Just about the least surprising ever occurred yesterday. 29 of the NFL’s 32 teams began their rookie minicamp yesterday, and they had virtually perfect attendance all across the board, outside of extenuating circumstances. The same was true of the three teams who held their rookie minicamp last weekend.
Why is this suddenly significant? Because the NFLPA encouraged rookies and first-year players who would be attending these minicamps not to show up to the voluntary practice and orientation sessions as the players union pushes ahead in its attempts to reduce the in-person offseason workload of its players.
Beginning last season, the NFLPA began to sow the seeds for what would become their mission statement of sorts this offseason. They believe that last season proved they do not need an extended in-person offseason training regimen in order to prepare themselves for the regular season, and that it should be scaled back, starting with the removal of all ‘voluntary’ workouts, which consist of everything prior to training camp short of a three-day minicamp.
But while they may have gotten statements from the veteran players of more than half of all NFL teams committing to not showing up for OTAs later this month, it is dumbfoundingly predictable that the union’s message fell on deaf ears to the newcomers—those who stand to benefit the most from actually showing up.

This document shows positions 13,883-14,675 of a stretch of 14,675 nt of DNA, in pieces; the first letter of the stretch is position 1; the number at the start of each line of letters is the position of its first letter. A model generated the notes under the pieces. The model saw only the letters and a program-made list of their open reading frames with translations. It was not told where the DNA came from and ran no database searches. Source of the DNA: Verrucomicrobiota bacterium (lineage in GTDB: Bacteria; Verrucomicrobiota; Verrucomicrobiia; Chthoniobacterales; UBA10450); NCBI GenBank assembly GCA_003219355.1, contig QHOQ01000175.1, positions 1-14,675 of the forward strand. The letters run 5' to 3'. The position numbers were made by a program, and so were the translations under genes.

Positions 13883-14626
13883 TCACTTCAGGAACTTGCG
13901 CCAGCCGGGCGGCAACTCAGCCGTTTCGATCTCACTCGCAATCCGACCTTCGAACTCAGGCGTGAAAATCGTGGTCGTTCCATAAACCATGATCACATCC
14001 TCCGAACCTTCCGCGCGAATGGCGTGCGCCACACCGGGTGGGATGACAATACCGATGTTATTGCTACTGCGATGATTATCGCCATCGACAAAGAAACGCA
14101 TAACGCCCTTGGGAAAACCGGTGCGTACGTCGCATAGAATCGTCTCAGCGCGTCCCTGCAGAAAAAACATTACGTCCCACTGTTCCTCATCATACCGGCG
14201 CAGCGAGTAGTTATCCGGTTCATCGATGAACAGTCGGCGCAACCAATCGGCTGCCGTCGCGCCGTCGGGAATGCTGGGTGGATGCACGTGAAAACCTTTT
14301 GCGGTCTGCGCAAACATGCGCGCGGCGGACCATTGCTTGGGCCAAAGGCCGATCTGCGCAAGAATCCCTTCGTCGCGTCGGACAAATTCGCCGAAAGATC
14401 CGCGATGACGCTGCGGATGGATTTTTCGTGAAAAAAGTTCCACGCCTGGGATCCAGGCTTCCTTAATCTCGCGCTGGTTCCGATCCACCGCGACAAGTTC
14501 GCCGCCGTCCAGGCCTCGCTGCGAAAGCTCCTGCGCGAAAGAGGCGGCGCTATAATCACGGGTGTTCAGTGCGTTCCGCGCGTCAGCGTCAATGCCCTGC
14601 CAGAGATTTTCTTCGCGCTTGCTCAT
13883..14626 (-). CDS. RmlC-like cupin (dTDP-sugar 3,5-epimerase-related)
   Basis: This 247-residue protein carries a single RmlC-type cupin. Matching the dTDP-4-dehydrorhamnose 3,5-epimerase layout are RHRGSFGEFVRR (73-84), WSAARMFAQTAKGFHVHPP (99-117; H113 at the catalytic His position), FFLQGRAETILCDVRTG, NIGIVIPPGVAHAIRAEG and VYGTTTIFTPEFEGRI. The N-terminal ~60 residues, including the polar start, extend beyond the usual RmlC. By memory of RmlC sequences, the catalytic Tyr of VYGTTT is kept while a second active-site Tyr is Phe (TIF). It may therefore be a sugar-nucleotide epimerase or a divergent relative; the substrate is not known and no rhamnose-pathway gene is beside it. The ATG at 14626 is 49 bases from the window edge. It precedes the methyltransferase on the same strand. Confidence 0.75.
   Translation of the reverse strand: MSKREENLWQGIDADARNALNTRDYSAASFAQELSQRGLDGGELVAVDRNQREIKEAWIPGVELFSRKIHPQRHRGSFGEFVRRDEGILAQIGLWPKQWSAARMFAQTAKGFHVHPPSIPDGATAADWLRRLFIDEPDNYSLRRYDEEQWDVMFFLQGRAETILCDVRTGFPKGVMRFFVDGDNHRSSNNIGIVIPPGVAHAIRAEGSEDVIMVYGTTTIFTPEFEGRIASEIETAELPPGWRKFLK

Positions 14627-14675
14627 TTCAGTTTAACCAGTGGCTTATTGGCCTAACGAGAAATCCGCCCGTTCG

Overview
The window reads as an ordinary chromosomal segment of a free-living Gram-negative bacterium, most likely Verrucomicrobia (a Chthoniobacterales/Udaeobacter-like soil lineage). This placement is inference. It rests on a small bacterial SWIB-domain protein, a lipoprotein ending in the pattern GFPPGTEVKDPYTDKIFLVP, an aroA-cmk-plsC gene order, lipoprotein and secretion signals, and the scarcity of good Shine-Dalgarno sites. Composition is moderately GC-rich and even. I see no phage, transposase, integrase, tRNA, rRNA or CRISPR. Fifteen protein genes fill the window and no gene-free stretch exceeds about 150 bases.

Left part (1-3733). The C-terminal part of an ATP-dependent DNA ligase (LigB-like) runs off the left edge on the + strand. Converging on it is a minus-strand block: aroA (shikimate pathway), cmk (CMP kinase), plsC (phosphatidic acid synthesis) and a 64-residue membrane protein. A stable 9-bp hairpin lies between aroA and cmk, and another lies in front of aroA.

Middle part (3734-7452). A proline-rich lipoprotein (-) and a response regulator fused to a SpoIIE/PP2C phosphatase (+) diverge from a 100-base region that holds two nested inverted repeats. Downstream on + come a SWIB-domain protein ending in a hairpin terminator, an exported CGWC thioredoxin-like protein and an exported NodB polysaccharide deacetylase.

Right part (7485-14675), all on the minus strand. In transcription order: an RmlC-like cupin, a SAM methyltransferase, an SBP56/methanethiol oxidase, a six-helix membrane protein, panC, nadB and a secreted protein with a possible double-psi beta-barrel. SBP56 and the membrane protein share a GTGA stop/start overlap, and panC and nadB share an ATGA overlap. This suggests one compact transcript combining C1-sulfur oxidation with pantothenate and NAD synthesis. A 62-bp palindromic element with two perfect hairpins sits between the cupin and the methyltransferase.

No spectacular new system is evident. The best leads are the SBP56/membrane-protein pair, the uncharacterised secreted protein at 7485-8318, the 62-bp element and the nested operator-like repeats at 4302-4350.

“From the value of getting comfortable at a new workplace to getting to know coworkers to making the new boss happy to having free room and board through the middle of June, reasons abound for showing up”, Mike Florio wrote for Pro Football Talk.
Players’ agents have been a major driving force in making sure that their clients show up, understanding that it has a positive effect in improving their chances of making the team. This would especially be true for college free agent signees and, quite obviously, tryout players.
Getting noticed when nobody knows you is much easier among similarly inexperienced and unknown players in rookie minicamp than when you’re competing for attention with a full 90-man roster in OTAs, after all. And that leads to more attention down the road.
While it’s wholly unsurprising that rookies showed up for work, it does remain to be seen how things will play out during OTAs. How many veterans will show up to participate? If they have sizeable breaks in their ranks, this could quite easily backfire against the union pretty hard.
The Ja’Wuan James situation doesn’t help them any, either. James suffered a season-ending injury recently while working out with an unaffiliated trainer who was given team approval for their workout regimen. Nevertheless, the Denver Broncos placed him on the Non-Football Injury List before releasing him yesterday, and they do not intend to pay what he would have otherwise been owed. The union will fight this, but they will likely lose the battle, at least for now.